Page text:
Some readers are thinking that sounds like a nightmare – all that time with junior high kids?  I’m happy to say the biggest “problems” we had to deal with were kids trying to walk out of the “food room” with drinks in their hands, because they’d forgotten the rule about keeping all food and drinks in one classroom.

The evening’s success was due in no small part to the awesome kids and parents we have at our school.  But there’s another reason for the lack of behavior problems, and it’s a technique I often used with my own sons when they were younger:  being proactive about expectations for the event.

In the week before the Friday event, we teachers spent time with the students going over what the rules were for the evening, as well as reminding them that they needed to behave appropriately (and take responsibility for cleaning up their own messes).  We do this before every field trip, as well.  We’ve found that when we take the time to make very clear our expectations and standards for their behavior, they are much more likely to behave appropriately.

In my own home, my husband and I did this before family outings or big family gatherings.  We let the boys know that they were expected to smile and shake hands when they were introduced, that they were to use their best manners at all times, that after spending a few minutes with the adults they were free to go off with each other (or with their cousins) and do “kid stuff,” etc.  When the event was over, we’d tell them how proud we were of them.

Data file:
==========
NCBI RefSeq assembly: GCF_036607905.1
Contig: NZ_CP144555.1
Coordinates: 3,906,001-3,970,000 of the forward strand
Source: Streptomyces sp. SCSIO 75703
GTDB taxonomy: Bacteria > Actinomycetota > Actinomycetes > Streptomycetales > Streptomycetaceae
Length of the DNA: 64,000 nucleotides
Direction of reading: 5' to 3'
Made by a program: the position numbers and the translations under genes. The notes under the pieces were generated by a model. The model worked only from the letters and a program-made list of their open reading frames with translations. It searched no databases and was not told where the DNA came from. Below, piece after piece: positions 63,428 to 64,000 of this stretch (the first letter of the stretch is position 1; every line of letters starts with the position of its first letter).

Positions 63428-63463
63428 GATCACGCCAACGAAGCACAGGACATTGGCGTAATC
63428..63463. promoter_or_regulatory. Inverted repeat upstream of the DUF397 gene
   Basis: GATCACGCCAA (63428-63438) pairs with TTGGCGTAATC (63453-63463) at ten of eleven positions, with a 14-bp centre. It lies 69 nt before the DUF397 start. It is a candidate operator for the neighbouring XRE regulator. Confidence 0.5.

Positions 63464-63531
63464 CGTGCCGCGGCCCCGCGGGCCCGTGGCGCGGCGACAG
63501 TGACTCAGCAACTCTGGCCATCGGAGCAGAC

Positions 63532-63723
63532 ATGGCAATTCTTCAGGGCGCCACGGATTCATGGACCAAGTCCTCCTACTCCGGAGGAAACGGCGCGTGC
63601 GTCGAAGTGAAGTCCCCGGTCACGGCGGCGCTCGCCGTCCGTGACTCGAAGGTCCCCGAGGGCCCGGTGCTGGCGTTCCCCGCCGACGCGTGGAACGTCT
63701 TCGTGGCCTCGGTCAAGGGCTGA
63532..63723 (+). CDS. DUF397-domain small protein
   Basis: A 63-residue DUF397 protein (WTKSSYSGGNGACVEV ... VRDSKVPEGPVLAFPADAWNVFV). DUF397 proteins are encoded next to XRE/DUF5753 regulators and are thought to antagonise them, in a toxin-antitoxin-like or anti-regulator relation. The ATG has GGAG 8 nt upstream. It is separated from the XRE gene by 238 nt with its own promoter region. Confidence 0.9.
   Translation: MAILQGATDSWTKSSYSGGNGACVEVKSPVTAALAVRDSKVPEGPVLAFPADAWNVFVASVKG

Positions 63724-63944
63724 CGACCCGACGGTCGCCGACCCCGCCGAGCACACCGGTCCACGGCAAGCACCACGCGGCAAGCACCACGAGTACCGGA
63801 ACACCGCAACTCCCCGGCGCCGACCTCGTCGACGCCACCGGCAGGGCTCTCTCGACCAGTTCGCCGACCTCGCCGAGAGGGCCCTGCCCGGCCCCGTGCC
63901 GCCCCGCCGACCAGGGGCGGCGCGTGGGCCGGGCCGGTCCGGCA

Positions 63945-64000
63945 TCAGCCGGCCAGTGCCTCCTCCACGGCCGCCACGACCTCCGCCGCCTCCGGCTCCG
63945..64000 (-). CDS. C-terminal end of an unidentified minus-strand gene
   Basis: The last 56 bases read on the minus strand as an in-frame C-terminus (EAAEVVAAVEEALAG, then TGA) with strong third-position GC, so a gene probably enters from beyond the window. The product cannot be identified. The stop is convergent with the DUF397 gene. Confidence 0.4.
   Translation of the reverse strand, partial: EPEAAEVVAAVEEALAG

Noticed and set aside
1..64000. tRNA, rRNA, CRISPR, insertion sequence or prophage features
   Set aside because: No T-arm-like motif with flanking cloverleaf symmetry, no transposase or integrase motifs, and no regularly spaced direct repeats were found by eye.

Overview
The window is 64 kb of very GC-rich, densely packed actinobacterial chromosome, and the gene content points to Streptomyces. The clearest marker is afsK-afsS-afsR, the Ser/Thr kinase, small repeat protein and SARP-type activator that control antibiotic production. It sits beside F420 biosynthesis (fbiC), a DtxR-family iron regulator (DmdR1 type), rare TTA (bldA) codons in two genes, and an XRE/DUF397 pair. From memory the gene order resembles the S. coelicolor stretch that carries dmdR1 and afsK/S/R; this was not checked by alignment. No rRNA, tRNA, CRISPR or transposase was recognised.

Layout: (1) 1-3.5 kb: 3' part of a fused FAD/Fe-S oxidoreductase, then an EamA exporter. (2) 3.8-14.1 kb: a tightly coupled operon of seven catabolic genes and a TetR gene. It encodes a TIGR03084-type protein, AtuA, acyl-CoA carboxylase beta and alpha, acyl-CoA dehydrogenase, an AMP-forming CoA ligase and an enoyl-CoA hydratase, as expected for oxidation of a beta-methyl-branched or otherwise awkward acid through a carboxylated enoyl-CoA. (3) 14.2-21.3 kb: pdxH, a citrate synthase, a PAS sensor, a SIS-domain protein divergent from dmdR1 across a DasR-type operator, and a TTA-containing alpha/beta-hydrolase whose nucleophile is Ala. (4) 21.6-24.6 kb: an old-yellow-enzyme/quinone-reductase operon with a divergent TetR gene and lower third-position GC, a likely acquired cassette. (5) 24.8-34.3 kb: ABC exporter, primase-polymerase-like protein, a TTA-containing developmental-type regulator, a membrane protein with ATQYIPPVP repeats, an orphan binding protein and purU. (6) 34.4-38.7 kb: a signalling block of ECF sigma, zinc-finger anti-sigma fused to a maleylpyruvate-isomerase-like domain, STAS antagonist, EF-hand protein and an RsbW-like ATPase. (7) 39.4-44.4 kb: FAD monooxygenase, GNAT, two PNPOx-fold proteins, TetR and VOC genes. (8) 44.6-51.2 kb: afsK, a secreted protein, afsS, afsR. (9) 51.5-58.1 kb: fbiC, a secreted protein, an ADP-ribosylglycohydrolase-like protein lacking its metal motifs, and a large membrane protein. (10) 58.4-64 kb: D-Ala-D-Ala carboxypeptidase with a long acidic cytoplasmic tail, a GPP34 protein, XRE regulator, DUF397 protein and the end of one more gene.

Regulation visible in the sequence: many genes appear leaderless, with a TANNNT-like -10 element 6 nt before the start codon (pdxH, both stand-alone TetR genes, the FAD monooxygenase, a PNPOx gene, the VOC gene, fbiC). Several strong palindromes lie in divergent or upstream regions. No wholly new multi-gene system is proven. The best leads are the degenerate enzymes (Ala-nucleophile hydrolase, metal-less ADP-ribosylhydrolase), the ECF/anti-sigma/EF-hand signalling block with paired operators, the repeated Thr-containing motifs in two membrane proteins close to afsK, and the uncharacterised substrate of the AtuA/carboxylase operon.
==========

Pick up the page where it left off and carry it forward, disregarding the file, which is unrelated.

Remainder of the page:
Too often we adults expect the kids to automatically know how to behave, when the reality is that we’ve never taught them what they need to know.  By making the effort to clarify ahead of time what your expectations are, you can head off many problems before they ever arise.

And maybe then you can relax and play, too!

Humor. Always Humor.

Issues with teens are international and cross-cultural, as my experience last week with a young man I’ll call “Eric” demonstrates:

When it was time to pass out juice and a snack at VBS, one of my adult co-leaders came to me and announced in frustration, “We aren’t having snack today.”  When I asked why, she replied, “Eric took the box of crackers and won’t give it back.”  When I asked where he was, she directed me outside.

I’d spoken with Eric earlier in the week, asking him to take his soccer ball outside.  We were holding VBS in the gym in a small village in Northern British Columbia, and some of the kids had been kicking soccer balls around in the half of the gym that we weren’t using.  This added quite a bit of noise to an already noisy situation (70+ kids in a gym), especially when they bounced them off the wall (BLAM!).  My team and I had agreed we’d ask the kids to keep the balls outside.

When I’d approached Eric I’d first had to wait for him to remove his earphones.  I then asked him if he could please juggle the ball outside.  He said, “Dude!  I was just about to break a record, and now you messed me up!”  I chose to assume he was kidding, patted him on the shoulder, said, “Sorry, Dude,” and walked away.  A few seconds later he and his ball were juggling out in the parking lot.